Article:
Legacy Series: A Glimpse of Howey
HRM Professor Rich Howey arrived at Northern Arizona University (NAU) on graduation day, December of 1990. He came into town during one of “the worst snow storms Flagstaff has ever had.”
“Missed the first three exits on I-40; you couldn't see ’em. Finally saw what turned out to be Milton and found a hotel. On the radio, they said ‘if you are in town, stay home; if you’re not, don't come,’” he chuckles. But come they did and more than 26 years later, Howey can’t think of anywhere else he’d rather be.
He went to Washington State for his MBA. The director of Washington State’s hotel program became the director of Penn State’s hotel program, and Howey followed. He achieved his PhD while teaching in the hotel school as an instructor for five and a half years. But weather-wise, his young family was unhappy and wanted to be somewhere out West.
Then-Associate Dean of NAU’s School of Hotel and Restaurant Management (HRM), Dr. Bill Miller, recruited Howey through a connection they had in the past and after an encounter at the ICHRIE Convention in Washington the year before.
Howey’s first semester teaching was Spring of ’91. He was two years behind the founding faculty of the School. He recalls that there was a lot of humor in the building when he arrived.
“Bill Miller is one of the funniest guys I've ever met in my life. Ever. EVER!! And Jim Murphy's funny. We had a staff member named Corliss Rogers who was absolutely hysterical,” he smiles. To give this context, he explains the contrast from where he had been.
“I was coming from Penn State, which was the ultimate bureaucracy. There were 80,000 students spread around the [Pennsylvania] Commonwealth and 40,000 in State College.
“I had lived in Phoenix for three years in the ’70s so I knew Arizona; I knew Flagstaff. I did not know NAU. There was nothing of that bureaucracy here. It was a lot less regimented – and it was West.
“When I arrived, the majority of the HRM faculty were from the industry. I had been teaching college. Two different places. I grew up in an academic family. My father was a prof; my mother was head of a government documents library. So I grew up part of that university culture.
“No turf battles here. It's kinda unusual. You put one group in with another group, cat fights. It's never been the case here. It's been pretty mellow. That was true across campus. Talking to other people was more of, ‘how ya doing’ instead of ‘make an appointment’. It was refreshing,” he said.
Howey has logged thirty-eight years of teaching between Washington State, Penn State, and HRM. Over his career, Howey’s taught 20-25 courses. At HRM, he’s taught primarily marketing, but also senior seminar. “... whatever they needed. I was HRM’s director for six years. The past few years it’s just settled in on the marketing class,” he said.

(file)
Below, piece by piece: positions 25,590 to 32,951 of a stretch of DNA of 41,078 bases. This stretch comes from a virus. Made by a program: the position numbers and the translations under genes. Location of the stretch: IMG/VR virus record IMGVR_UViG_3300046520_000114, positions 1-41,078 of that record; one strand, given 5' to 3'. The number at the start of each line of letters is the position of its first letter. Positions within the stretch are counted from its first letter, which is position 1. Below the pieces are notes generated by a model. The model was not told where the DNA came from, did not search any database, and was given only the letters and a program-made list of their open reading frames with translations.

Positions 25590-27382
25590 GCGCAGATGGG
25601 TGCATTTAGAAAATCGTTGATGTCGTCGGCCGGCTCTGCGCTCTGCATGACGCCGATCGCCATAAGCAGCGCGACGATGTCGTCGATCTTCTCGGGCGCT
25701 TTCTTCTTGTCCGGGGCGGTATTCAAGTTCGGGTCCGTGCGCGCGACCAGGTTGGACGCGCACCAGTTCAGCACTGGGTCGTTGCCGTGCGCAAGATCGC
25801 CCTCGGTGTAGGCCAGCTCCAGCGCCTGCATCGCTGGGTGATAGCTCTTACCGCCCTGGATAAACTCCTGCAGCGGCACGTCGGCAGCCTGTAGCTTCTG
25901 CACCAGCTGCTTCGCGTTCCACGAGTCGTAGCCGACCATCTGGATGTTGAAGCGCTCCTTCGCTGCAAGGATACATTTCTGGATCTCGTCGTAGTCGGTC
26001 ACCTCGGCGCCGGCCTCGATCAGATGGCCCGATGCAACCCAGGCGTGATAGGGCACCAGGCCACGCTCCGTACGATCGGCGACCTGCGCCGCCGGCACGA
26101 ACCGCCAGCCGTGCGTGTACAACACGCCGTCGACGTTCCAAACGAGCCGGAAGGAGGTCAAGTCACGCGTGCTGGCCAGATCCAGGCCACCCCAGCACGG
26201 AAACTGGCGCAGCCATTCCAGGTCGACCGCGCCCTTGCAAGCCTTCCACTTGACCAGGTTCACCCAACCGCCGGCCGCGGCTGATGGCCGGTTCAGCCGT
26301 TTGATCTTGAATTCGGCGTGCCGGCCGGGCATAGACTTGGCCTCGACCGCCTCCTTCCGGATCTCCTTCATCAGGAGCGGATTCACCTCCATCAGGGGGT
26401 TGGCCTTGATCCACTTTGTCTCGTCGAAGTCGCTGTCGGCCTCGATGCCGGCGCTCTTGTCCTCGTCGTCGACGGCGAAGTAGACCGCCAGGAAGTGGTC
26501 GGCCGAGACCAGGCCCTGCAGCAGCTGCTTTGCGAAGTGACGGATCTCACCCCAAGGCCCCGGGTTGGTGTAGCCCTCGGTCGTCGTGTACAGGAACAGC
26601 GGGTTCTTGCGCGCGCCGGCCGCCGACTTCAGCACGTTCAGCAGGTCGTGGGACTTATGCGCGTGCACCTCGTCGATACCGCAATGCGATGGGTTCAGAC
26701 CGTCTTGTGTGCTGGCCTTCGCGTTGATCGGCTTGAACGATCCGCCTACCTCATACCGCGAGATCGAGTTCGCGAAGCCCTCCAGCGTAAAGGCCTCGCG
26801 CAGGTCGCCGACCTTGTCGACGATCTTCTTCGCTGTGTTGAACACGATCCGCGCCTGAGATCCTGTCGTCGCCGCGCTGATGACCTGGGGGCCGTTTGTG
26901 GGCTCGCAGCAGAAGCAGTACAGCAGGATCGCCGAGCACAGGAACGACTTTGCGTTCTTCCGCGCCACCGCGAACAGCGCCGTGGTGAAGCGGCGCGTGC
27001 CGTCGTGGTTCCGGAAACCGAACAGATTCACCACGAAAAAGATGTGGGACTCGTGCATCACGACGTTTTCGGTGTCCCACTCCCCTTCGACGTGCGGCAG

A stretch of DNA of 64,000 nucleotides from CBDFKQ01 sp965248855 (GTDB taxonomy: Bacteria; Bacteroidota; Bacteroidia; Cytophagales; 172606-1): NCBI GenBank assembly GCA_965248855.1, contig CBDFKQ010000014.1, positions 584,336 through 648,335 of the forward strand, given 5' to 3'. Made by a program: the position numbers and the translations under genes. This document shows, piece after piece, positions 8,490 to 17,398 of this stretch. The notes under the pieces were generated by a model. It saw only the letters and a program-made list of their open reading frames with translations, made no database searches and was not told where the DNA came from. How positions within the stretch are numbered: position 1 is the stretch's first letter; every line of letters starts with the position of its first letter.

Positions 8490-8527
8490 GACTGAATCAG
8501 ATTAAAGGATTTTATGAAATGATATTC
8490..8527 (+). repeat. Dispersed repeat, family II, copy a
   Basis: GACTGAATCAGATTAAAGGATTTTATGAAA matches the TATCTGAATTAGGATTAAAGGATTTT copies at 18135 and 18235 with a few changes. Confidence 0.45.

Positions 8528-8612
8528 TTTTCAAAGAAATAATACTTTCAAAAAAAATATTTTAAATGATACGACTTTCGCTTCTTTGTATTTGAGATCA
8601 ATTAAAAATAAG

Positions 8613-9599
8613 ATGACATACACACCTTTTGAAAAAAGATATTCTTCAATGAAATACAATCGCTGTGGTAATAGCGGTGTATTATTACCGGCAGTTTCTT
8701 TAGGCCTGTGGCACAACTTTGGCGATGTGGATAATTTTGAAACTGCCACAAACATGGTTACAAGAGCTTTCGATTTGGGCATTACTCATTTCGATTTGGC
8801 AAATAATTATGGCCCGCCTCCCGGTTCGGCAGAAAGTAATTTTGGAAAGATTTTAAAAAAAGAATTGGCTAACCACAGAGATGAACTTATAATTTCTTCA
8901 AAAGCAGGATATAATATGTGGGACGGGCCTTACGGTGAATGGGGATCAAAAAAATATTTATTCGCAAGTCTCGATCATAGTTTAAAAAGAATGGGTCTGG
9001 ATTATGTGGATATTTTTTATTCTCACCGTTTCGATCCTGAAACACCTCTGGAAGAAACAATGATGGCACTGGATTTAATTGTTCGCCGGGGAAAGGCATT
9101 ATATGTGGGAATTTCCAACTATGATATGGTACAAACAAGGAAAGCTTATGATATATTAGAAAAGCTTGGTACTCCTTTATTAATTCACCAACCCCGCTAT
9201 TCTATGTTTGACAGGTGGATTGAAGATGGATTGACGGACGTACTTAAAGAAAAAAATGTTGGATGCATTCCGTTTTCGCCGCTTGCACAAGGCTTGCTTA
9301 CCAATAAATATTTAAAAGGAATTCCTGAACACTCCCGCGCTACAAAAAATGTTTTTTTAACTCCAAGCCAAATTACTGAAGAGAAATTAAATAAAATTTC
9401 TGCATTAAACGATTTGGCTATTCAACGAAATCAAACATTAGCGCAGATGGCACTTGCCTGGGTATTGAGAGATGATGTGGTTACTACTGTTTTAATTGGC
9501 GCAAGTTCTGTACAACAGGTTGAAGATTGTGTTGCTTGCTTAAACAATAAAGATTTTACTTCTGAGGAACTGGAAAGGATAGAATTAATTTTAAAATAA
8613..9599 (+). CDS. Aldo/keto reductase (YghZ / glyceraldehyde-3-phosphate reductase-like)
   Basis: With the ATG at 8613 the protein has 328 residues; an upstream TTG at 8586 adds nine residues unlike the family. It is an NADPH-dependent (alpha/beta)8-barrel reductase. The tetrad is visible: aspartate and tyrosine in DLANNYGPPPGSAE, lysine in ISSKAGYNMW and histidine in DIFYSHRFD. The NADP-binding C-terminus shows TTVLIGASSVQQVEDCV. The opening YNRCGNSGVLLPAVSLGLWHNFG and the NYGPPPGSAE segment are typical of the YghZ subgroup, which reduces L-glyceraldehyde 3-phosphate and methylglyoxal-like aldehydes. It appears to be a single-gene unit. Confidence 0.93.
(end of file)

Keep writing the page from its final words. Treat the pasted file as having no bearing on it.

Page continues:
Howey brought the study abroad program to HRM from Penn State, partnering with schools in Switzerland and Amsterdam. In time, he handed the program over to Paul Wiener, but had led the trip 13 times by then, ten with HRM, twice with Penn State, and once with Washington State.
He is now in his third year of his three-year phased retirement, teaching two classes one semester and one class the other. “It's a nice way to phase out. And there's no turning back. Will I leave town? I'm not really sure,” he said.
He contemplates becoming a snowbird, staying in Flagstaff for nine months of the easy weather and then heading to Phoenix for January, February, and March. “...I shouldn't be shoveling snow anymore. And I'm a baseball nut and particularly a Kansas City Royal nut. So I’ve been plotting about going down and getting a time share or something for those three months,” he said.
Howey’s father taught for forty-four years even though he wasn't planning on do it long at all. Life’s course took him along a journey that was unexpected, but it all turned out fine in the end.
Recalls Howey, “My dad started teaching in 1929 and the stock market crashed. He hung on to his job and stayed until they forced him out at the age of 70. If he were still alive, he would sit here and say, ‘You tell me about economic problems. I was teaching for two months when the stock market crashed... everything was falling apart; in the ’40's, universities were going to cease to exist; ’50's, we were going to get bombed into oblivion; ’60's, all that stuff happened; and so yes, it's going to be fine.’”
“As for me after I leave? Am I going to hang outside looking in windows? No. I don't have anything against that. It’s just time to go,” he said with his signature chuckle.
Categories: rich howey legacy series summer 2017 2017